GRACE UNITED METHODIST CHURCH
Third Sunday in Easter – Native American Awareness Sunday
April 26, 2020 Pastor Ami Sawtelle
Greeting and Announcements
Lighting of our Light of Peace and our Prayer for Peace
Eternal God, in whose perfect kingdom no sword is drawn but the sword of righteousness, no strength known but the strength of love: so mightily spread abroad your Spirit, that all people and nations may be gathered under the banner of the Prince of Peace, as children of one God, to whom be dominion and glory, now and forever. Amen.
*Opening Hymn: “Open My Eyes, That I May See” #454 UMH
*Call to Worship: (Psalm 116)
Leader: God’s ear is inclined to hear us; God hears our voices and our supplications. When we suffer distress and anguish, when we call on the Lord, our prayers are heard. Let us sing praise to God, who journeys with us in good times and in bad.
All: Let us worship the Lord, our God, in joyous celebration.
*Prayer of the Day (in unison):
How long, O Lord, how long? We seek you morning, noon, and night, but the numbers continue to climb, more sick, more dying, more without work and income. We know you are with us. We know you care, but we need you to show forth your strength once more.
We give thanks for the power you demonstrated through your son, Jesus. He healed the sick, made the blind to see and the deaf to hear. He fed many, body, mind and spirit, and he rose on the third day, proving your power over death.
Heal us. Show us once more your power, by wiping out the disease that threatens us. Heal us. Strengthen the weakness of our faith and trust, showing us that you are present and that you care.
We worship you this and every day, trusting your strength, your mercy and your grace. As we continue to serve you, show us new ways to show your love and mercy to others. Amen.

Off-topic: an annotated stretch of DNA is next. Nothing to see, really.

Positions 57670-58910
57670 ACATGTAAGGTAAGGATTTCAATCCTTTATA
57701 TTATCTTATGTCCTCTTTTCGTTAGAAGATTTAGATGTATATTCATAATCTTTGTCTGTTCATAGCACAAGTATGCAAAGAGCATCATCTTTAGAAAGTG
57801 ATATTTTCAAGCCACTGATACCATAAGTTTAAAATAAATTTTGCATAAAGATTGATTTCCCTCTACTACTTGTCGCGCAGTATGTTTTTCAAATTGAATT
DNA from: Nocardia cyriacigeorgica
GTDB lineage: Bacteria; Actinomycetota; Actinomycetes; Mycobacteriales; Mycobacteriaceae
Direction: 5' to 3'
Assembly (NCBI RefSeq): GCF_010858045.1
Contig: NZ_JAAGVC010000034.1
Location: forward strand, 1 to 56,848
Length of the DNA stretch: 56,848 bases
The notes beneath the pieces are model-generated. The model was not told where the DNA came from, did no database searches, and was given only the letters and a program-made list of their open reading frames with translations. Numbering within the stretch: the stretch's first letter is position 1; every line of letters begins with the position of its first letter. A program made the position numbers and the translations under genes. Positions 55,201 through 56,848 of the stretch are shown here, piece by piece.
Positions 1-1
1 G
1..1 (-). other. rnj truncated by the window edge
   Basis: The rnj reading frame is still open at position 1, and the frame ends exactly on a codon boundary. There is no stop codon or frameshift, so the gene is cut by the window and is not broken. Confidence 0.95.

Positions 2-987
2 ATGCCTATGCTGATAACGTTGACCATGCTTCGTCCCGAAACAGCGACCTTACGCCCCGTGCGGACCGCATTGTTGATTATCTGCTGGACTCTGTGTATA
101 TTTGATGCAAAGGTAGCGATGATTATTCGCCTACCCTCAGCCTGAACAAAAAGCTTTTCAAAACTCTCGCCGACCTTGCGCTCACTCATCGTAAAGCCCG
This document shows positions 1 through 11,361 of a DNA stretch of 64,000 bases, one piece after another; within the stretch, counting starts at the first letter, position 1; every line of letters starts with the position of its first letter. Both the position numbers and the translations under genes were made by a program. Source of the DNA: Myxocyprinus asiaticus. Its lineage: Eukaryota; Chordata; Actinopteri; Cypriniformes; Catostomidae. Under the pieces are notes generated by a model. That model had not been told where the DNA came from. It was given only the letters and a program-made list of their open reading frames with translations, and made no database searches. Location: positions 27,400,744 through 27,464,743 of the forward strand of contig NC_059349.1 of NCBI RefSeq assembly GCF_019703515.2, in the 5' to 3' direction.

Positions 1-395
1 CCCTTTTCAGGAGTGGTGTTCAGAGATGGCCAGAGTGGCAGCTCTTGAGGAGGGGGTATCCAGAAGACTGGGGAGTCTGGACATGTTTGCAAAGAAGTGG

Celebrating God Sightings and Sharing Concerns
Pastoral Prayer (ending with the Lord's Prayer)
As we begin a new week, we hear stories of states that are beginning to open their businesses despite the numbers of cases of the coronavirus that are still in the communities. May the people be wise in their response to the openings. May they continue the practices that will keep them safe and may they put their trust in the science that you have given us to keep us safe. We hear stories of people struggling to make ends meet, to have food on the tables, electricity and water and a roof over their heads. Help us find ways to help the most vulnerable, to share from our abundance with those who have nothing. We hear stories of families unable to be by the side of loved ones as they make their final journey home to you. We know those coming to you are not alone. Comfort their families. Give them your comfort and peace that will help them to weather this storm. We hear stories of emergency responders and health care personnel contracting the virus. Lord, in your mercy, keep all safe who put their lives on the line that others might have what they need; that they may have the care they need in the midst of difficult situations, that they may know you are the giver of life and light. Lord, we hear stories of increasing violence among family members; change the hearts of the perpetrators, help the victims to find safety; protect those that must respond to these instances and give them wisdom as they deal with all.
We give you thanks, that you walk among us; holding us when no one else can; hearing us, when no one else is around; comforting us in our distress. Let us continue to walk in faith and trust, knowing that your son, Jesus, trusted you, even when he faced the cruelty of the cross. And now, as Jesus taught his disciples, we are bold to pray:
Our Father, who art in heaven,
hallowed be thy name;
thy kingdom come;
thy will be done;
on earth as it is in heaven.
Give us this day our daily bread.
And forgive us our trespasses,
as we forgive those who trespass against us.
And lead us not into temptation;
but deliver us from evil.
For thine is the kingdom,
the power and the glory,
for ever and ever.
Acts 2; 14a, 36-41
Psalm 116:1-4, 12-19
1 Peter 1:17-23
Two men who knew Jesus, walking along the road, traveling about the distance from the church to Newbury. They encounter a stranger. What would they have been talking about today? Today the topic of conversation would likely be the pandemic; how so many have gotten sick; how so many have died. They likely would have talked about their own employment status, the fact that they had to stay 6-10 feet apart and wear masks in public would have been obvious. They may have spoken about the way some states were beginning to open up businesses, trying to get people back to work, and their personal feelings about whether that was too fast or not fast enough. That would have been the topic of the day.